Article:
Saudi Arabia is accusing Agnès Callamard, the UN Special Rapporteur on Extrajudicial Executions of violating the Code of conduct of the rapporteurs. In a letter sent on August 31 to the current president of the Human Rights Council, Austrian Ambassador Elisabeth Tichy-Fisslberger, co-signed by China and Russia and nine other countries, Saudi Arabia also accused Callamard of overstepping her mandate “by persistently making conclusions and recommendations to different entities” within the UN system. In their complaint, seen by The Geneva Observer, the signatories alleged that her statements are not based on “verifiable and duly cross-checked information.”
They request that the President “conveys this as well as other available relevant information to the Council for consideration at its 45th session in the form of a separate discussion" and take "further action if deemed necessary.” A second letter, also signed by China and Russia but with a slightly different groups of countries, targets Joseph Cannataci, Special rapporteur for Privacy, alleging breach and non-compliance by not respecting the rapporteurs’ obligation to provide timely country reports. “I categorically rebut any allegations that I have violated the SR Code of Conduct by whomsoever they may be made,” Cannataci told The Geneva Observer by mail.
“This is a transparent attack by Saudi Arabia on the independence of UN expert Agnès Callamard, simply for doing her job," John Fisher, director of the Geneva office of Human Rights Watch, told The Geneva Observer. "
Callamard launched an investigation into the brutal killing of Saudi journalist Jamal Khashoggi—a case falling squarely within her mandate as UN expert on extrajudicial killings. Saudi Arabia has offered no credible or transparent accountability for Khashoggi's killing and is now lashing out at the UN expert, simply because they dislike her findings." Most other signatories, Fisher points out “have been accused of gross abuses of human rights and in some cases of crimes against humanity by UN bodies.”
For Michael Ineichen of Amnesty International Switzerland, the letters represent an “inappropriate attempt to control the independence of the Special Procedures and the ability of the Special Rapporteurs to conduct their work.” Ineichen also tells us that Amnesty International see them without merit: “Based on our examination of the letters, there is no breach of the Code of conduct or non-compliance with it.” Amnesty International shared its position in a letter sent to Tichy-Fisslberger on September 3, signed with twelve other human-rights organizations. It asks her not to agree to a special debate that might set “an unfortunate precedent that could lead to interference with or undermining of the independence of the Special Procedures more generally in the future.”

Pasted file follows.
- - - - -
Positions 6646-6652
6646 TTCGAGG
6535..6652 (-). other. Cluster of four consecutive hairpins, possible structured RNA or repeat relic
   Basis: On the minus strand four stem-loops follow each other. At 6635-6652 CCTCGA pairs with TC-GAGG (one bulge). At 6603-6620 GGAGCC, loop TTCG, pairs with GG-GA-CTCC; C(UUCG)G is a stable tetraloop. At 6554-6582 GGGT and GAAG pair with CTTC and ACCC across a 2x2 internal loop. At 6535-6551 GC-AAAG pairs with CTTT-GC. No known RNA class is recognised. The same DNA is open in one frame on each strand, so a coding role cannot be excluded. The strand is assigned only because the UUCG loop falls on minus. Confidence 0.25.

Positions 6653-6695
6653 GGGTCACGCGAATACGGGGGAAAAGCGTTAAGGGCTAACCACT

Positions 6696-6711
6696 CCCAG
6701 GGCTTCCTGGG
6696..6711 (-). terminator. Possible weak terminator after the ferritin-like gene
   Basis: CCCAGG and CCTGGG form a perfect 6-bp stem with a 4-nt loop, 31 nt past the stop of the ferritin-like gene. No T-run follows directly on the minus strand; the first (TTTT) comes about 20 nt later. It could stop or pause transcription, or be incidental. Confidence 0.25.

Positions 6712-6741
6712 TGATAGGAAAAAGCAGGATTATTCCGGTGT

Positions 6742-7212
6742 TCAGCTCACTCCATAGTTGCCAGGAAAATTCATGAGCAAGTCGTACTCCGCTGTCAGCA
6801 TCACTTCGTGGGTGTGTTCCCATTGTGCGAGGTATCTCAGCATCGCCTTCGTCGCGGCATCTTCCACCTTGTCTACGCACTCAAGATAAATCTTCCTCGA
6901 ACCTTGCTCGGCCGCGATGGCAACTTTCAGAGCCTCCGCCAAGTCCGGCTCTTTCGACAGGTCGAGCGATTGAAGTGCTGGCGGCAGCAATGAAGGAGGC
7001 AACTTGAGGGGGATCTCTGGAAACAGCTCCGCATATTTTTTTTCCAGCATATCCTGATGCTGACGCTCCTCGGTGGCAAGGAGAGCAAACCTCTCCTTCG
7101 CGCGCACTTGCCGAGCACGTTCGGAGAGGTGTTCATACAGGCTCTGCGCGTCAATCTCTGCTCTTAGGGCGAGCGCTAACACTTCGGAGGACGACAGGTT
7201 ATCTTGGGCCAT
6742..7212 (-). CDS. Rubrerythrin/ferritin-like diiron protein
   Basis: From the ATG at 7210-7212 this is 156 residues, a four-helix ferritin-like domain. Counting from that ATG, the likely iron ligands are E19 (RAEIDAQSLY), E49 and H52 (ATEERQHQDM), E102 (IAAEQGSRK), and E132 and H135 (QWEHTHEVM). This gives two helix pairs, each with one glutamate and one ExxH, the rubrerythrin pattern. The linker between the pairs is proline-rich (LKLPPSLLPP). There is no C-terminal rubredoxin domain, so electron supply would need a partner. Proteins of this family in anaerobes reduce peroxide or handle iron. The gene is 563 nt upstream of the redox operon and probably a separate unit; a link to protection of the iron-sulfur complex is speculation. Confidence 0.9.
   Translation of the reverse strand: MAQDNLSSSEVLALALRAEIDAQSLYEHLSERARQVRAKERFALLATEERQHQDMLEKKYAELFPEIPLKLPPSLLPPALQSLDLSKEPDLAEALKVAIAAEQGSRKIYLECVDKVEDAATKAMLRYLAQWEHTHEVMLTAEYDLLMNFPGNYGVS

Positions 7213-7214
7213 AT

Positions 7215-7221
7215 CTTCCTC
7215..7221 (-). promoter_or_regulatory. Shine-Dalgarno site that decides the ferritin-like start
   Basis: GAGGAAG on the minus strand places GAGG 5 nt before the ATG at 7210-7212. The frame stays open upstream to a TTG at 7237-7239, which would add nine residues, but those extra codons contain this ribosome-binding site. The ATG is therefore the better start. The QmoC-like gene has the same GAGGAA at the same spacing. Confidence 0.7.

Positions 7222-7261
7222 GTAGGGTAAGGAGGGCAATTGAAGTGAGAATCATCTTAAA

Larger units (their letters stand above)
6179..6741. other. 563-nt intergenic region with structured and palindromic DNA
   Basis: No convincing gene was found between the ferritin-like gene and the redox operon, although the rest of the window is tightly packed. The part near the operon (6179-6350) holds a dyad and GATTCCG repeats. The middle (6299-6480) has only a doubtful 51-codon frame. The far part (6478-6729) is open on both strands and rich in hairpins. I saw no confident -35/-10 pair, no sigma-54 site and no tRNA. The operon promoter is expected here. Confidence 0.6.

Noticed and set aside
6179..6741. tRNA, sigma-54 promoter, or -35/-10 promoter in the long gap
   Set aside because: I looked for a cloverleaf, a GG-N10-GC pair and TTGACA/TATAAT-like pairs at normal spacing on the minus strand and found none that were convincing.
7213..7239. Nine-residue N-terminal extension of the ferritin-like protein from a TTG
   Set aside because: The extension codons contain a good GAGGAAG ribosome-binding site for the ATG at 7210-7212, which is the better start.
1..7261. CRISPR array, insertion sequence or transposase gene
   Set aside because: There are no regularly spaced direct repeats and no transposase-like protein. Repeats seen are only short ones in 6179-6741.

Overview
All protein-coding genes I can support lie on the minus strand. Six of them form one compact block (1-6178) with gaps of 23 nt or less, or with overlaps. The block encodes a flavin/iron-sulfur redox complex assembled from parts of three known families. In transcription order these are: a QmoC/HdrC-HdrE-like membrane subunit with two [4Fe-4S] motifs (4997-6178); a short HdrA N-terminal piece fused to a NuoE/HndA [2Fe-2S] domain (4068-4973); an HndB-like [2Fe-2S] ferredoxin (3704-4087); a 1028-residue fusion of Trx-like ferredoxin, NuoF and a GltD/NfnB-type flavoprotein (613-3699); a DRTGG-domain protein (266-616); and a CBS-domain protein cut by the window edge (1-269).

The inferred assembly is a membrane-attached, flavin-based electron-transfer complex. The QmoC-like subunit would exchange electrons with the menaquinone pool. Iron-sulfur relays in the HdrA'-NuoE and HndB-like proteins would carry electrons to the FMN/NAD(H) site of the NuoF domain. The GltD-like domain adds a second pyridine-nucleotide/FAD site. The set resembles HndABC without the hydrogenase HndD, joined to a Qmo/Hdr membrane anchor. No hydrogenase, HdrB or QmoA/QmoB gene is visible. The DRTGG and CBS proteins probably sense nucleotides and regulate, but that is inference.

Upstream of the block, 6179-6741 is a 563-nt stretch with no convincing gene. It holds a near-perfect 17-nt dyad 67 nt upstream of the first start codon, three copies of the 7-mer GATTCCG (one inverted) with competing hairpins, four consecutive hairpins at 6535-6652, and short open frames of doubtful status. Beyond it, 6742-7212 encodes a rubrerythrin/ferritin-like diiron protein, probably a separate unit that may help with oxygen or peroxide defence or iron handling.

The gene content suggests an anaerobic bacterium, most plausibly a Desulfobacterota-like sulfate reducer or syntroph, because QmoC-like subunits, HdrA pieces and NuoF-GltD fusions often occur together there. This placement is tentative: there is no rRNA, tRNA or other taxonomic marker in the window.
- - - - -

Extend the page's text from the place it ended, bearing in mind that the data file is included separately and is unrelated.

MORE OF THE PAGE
We understand that Elisabeth Tichy-Fisslberger has decided against a special debate. Member states, instead, will be free to comment on the letters during the general debate. Long-time observers of the Human Rights Council remarked to us that while member states have often criticized Special Rapporteurs in the past during general debates before the Council, sending formal letters targeting a specific rapporteur on a specific subject is rare.
A reliable source with particular expertise on the HRC Special Procedures believes this could be the beginning of a push by some members to force the creation of an oversight body for the Special Procedures, which would amount to “reining them in.” “Any member could throw a complaint to such a committee, de facto paralyzing the Special Procedures,” they explain. “Ever since the creation of the Council, several countries, Russia in particular, have always pushed for the creation of such a body. One has to wonder if this is not what motivates the Russian Federation in signing those letters,” they told The Geneva Observer.